Aca­demic jailed in UAE faces ‘rigged jus­tice sys­tem’

Matthew Hedges will be fac­ing ap­palling hard­ship in prison, says US cit­i­zen held in sim­i­lar con­di­tions

The Sunday Telegraph - - News - By Pa­trick Sawer Roz­ina Sabur

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THE Bri­tish aca­demic jailed in the UAE for al­leged spying faces a rigged jus­tice sys­tem which gives those ac­cused no op­por­tu­nity to de­fend them­selves, it was claimed to­day.

A US cit­i­zen pros­e­cuted by the Gulf state au­thor­i­ties and held in sim­i­lar con­di­tions to Matthew Hedges said the PhD stu­dent will have been sub­jected to an ar­bi­trary crim­i­nal jus­tice sys­tem which is weighted against the ac­cused.

Shezanne Cas­sim, who was jailed for nine months by the UAE for post­ing a satir­i­cal video on YouTube said: “The feel­ings of ter­ror and ut­ter help­less­ness are con­stant be­cause there’s no room in the UAE jus­tice sys­tem to de­fend your­self – due process sim­ply does not ex­ist there.”

The fam­ily of Mr Hedges are pin­ning their hopes on a plea to the au­thor­i­ties for clemency. A pe­ti­tion call­ing on the UAE’s rulers to free him has drawn nearly a quar­ter of a mil­lion sig­na­tures.

Mr Hedges, 31, was ar­rested in May at Dubai Air­port, hav­ing spent two weeks in the UAE car­ry­ing out re­search for his PhD on se­cu­rity in the re­gion.

He spent six months in soli­tary con­fine­ment be­fore be­ing found guilty at what his wife Daniela Te­jada said was a five-minute hear­ing with no lawyer.

Mr Cas­sim, 33, told The Sun­day Tele­graph that the de­scrip­tion chimed with his own ex­pe­ri­ence of the UAE’s jus­tice sys­tem. He said: “Any­one who has been through their sys­tem knows the UAE doesn’t bother with the sem­blance of fair­ness.”

Mr Cas­sim said hear­ing what had hap­pened to Mr Hedges had re­vived the feel­ings of an­guish he felt on be­ing ar­rested five years ago.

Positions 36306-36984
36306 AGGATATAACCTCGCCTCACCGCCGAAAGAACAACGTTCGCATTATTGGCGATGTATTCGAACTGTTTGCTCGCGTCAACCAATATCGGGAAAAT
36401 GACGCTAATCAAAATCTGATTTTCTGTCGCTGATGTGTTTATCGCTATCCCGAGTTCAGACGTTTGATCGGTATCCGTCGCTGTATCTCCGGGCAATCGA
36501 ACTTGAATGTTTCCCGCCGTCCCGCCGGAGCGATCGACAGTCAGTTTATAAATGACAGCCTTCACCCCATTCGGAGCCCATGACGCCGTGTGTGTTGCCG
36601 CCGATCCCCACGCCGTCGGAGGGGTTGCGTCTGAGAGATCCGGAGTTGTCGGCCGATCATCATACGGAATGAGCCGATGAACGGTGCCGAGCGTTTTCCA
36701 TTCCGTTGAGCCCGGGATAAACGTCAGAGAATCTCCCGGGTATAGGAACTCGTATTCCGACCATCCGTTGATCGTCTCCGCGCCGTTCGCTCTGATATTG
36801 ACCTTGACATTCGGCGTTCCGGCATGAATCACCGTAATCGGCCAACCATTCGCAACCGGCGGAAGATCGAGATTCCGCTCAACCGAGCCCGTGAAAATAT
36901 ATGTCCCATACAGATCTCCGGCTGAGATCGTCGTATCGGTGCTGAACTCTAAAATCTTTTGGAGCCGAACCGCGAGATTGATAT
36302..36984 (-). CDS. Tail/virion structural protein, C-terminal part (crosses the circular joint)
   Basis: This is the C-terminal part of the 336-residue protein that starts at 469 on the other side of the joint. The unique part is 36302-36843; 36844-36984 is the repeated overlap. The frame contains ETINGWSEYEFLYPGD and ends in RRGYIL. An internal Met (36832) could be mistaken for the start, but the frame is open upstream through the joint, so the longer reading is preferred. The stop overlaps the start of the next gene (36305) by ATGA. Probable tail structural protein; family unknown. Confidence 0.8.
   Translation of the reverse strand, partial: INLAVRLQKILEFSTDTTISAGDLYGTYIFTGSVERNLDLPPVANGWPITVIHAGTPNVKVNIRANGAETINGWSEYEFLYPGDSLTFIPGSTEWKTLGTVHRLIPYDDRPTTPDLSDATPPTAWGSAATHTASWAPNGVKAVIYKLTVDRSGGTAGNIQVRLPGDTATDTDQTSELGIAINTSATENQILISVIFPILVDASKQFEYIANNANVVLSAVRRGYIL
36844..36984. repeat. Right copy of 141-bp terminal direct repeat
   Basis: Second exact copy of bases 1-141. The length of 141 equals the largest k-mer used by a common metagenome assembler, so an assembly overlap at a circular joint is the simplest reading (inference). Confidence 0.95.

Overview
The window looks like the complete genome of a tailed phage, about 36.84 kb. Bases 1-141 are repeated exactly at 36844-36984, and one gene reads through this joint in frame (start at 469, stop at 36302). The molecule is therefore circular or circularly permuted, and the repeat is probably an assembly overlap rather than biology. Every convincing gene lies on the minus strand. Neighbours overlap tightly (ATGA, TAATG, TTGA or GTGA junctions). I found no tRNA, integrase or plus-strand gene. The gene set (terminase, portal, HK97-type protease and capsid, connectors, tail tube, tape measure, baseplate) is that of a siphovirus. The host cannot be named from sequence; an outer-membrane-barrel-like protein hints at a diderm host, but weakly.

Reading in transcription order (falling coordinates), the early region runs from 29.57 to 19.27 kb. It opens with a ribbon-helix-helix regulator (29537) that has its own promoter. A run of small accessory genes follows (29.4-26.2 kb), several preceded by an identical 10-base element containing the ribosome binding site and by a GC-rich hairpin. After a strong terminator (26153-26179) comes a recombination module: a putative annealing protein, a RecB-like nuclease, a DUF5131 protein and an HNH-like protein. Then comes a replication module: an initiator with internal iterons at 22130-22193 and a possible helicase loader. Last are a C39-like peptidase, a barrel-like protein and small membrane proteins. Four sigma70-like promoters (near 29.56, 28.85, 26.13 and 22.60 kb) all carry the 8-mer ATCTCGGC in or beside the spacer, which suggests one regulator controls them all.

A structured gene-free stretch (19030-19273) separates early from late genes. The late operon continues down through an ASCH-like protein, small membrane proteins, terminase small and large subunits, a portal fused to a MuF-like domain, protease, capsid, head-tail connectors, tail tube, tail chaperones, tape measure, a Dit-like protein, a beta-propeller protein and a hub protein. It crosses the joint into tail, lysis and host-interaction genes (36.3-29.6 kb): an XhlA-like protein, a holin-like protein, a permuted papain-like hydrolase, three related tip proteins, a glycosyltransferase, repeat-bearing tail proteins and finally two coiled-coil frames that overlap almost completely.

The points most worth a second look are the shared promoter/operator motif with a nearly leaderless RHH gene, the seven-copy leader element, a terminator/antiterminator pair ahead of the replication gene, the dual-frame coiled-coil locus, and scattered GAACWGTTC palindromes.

He said: “De­spite re­peated at­tempts, my fam­ily and the US con­sulate were given no ex­pla­na­tion for my de­ten­tion, and I was held with­out bail since no charges had been filed.

“I was stuck in my cell 23 hours a day. It was seven months be­fore my case was heard in court. I had no idea what the judge was say­ing; I was sim­ply told when to stand up and sit down.”

Mr Cas­sim, who was de­tained in April 2013, said court doc­u­ments showed he was con­victed solely on the ba­sis of a false con­fes­sion he was told to sign. Mr Hedges’s fam­ily say he too was made to sign a doc­u­ment in Ara­bic he did not un­der­stand after be­ing de­tained.

Ms Te­jada said she hoped that, fol­low­ing her plea for clemency, Mr Hedges would be re­leased this week, ahead of a week­end of cel­e­bra­tions for the coun­try’s na­tional day. She said: “I have had my hopes dashed on so many pre­vi­ous oc­ca­sions that I re­ally don’t want to get too hope­ful now. It will be dev­as­tat­ing if he isn’t given clemency.”

Mr Cas­sim de­scribed the con­di­tions in which Mr Hedges is likely to be held as ap­palling, with more than 100 in­mates shar­ing poor hy­giene fa­cil­i­ties and be­ing given poor qual­ity food to

The ser­vice, launched in Septem­ber 1938, be­came in Prof Plock’s words, “the most es­sen­tial tool in Bri­tain’s pro­pa­ganda war with Ger­many”.

The BBC claimed that more than 10 mil­lion Ger­mans were lis­ten­ing to­wards the end of the war. Prof Plock said: “The BBC was one of the few ways to find out what was go­ing on.” eat. Anger at the treat­ment of Mr Hedges has led to a grow­ing back­lash among aca­demic in­sti­tu­tions in the UK. Durham Univer­sity yes­ter­day be­came the lat­est to join a boy­cott when it sus­pended all field re­search in the UAE, while lec­tur­ers at the Univer­sity of Ex­eter, where Mr Hedges did his mas­ter’s de­gree, have called on the vice-chan­cel­lor to sus­pend all busi­ness part­ner­ships with the Gulf state.

His plight has also re­newed fo­cus on the links be­tween the UAE and Bri­tish busi­ness, par­tic­u­larly the own­er­ship of Manchester City FC by Sheikh Man­sour bin Zayed Al Nahyan, the king­dom’s deputy prime min­is­ter.

Kris­tian Ul­rich­sen, Mid­dle East ex­pert at Rice Univer­sity’s Baker In­sti­tute, Seat­tle, has called for more to be done to per­suade the club to dis­tance it­self from the UAE’s rulers.

‘I re­ally don’t want to get too hope­ful now. It will be dev­as­tat­ing if he isn’t given clemency’

Matthew Hedges with wife Daniela Te­jada, who is pin­ning hopes for his re­lease on a plea for clemency. Right, the court build­ing in Dubai

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